As with landing a job, landing a contract can often come down to who someone knows. Networking and transparency play a big part in how people learn of opportunities, and the right connections can make one bidder stand out from the rest.

The same can be true for general purchasing.

There might be good reasons why a business continually chooses the same T-shirt supplier, hires the same communications consultant or works with the same contractors to tuck-point their buildings or wire their computer labs, including already established trust in a particular vendor.

But it can lead to inefficiency and also deny opportunity to smaller or lesser-known businesses.

Companies need to go further to ensure diversity of bids while considering ways they might be creating barriers for businesses.

“Are we able to break up contracts so that there’s more of a ladder of opportunity from small to mid to large contracts versus just having small contracts and then really large contracts?” Guenther said. “Are we requiring insurance levels that are not appropriate to the risk level of the project? How much lead time do we give before projects go for bid so that smaller companies and midsize companies have time to put their best foot forward at securing business? Do we pay small businesses quickly enough to not hurt their companies? How are we partnering with business development organizations to foster a supportive environment for businesses that want to work with larger institutions and companies in St. Louis?”

These are all questions companies should have incentive to explore.

Change won’t happen on its own

To fully address the problem of racial and economic inequality in the St. Louis region will require individual and collective action across governments, nonprofits, businesses and residents to facilitate investment and unlock opportunity in underinvested communities.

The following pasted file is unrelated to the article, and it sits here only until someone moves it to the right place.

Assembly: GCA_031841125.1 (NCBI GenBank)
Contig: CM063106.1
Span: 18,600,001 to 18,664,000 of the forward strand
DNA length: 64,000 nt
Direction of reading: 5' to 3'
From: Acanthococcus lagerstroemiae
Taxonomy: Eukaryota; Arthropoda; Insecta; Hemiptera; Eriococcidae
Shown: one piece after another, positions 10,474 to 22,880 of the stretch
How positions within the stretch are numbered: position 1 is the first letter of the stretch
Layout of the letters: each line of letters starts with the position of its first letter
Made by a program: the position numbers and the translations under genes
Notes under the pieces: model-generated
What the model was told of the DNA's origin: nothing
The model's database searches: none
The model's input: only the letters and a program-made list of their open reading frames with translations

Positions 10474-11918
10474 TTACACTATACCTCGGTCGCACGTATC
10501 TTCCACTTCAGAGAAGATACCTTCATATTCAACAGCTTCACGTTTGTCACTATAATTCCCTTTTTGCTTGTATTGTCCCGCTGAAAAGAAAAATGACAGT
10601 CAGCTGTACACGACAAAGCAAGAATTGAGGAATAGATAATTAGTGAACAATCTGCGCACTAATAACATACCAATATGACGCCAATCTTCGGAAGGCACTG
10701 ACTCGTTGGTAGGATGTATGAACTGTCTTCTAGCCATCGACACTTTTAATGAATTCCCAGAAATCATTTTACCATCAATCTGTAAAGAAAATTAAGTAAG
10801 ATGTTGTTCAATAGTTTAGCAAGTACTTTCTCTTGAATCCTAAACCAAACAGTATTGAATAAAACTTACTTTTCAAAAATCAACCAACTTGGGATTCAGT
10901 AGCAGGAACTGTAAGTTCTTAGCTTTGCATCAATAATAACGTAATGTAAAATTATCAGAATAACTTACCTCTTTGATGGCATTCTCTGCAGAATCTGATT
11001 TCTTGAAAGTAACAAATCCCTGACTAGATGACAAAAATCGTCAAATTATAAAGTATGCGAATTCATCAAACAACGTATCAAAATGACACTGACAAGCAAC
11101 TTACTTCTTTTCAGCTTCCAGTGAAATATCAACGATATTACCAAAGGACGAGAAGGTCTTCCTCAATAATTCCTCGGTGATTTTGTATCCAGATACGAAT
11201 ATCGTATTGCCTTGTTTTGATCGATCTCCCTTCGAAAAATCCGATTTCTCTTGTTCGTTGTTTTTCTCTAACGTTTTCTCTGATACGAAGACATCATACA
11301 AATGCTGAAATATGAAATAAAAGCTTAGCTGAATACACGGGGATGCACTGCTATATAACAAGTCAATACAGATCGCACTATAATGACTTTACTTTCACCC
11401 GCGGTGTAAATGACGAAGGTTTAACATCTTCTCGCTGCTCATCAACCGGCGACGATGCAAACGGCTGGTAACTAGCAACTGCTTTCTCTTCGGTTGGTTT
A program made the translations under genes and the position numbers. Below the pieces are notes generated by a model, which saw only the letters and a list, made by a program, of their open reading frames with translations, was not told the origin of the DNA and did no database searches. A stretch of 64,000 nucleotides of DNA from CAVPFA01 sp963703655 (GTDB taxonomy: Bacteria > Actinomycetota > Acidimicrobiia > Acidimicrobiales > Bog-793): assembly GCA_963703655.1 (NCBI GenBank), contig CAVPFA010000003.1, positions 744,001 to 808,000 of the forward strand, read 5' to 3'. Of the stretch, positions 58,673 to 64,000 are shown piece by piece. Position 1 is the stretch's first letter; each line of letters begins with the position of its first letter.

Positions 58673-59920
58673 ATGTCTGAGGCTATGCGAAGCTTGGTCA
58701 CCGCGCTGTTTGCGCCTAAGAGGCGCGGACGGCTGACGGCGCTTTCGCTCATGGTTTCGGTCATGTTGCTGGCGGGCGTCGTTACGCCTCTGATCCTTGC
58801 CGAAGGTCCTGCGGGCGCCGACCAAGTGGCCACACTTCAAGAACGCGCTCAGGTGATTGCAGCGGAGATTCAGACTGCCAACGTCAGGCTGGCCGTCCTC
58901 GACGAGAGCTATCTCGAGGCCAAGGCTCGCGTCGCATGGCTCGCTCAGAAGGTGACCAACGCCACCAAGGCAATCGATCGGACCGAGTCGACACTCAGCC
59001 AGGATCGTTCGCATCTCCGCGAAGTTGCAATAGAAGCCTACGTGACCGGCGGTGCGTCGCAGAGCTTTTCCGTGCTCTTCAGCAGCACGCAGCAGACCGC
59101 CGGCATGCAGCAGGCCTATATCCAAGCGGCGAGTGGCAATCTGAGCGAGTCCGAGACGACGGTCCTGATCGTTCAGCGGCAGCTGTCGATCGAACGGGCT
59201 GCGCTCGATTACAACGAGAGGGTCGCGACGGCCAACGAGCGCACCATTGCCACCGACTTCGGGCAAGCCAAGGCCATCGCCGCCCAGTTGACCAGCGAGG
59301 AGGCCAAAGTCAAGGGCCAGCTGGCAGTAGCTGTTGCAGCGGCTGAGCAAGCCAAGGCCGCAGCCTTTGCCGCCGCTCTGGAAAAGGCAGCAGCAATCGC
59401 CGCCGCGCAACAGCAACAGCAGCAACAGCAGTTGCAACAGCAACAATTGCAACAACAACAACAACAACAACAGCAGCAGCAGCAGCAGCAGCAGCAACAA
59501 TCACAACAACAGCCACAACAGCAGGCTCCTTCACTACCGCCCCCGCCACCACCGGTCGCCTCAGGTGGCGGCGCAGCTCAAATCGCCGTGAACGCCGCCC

Individual organizations can start by evaluating their practices, challenge themselves to do their part through improving their own actions, and commit to track and measure progress in building more equitable companies and communities.

Guenther believes it will help if organizations – including the University of Missouri–St. Louis – set an example for others to follow.

“We have to walk the walk and show that things are possible,” he said.

As more institutions and companies of all types show demonstrable change addressing internal shortcomings and working to increase investment with low-income and Black and brown residents and businesses, they’ll give other organizations a model from which to learn, and these practices will continue to spread throughout the region.

Learn more about the UMSL Anchor Institution Initiative to build a stronger North County and St. Louis region at https://www.umsl.edu/collaborations/anchor-folder/index.html.

This story originally appeared in the St. Louis Business Journal’s Rise Up for St. Louis content hub, sponsored by the University of Missouri–St. Louis.

Steve Walentik

Steve Walentik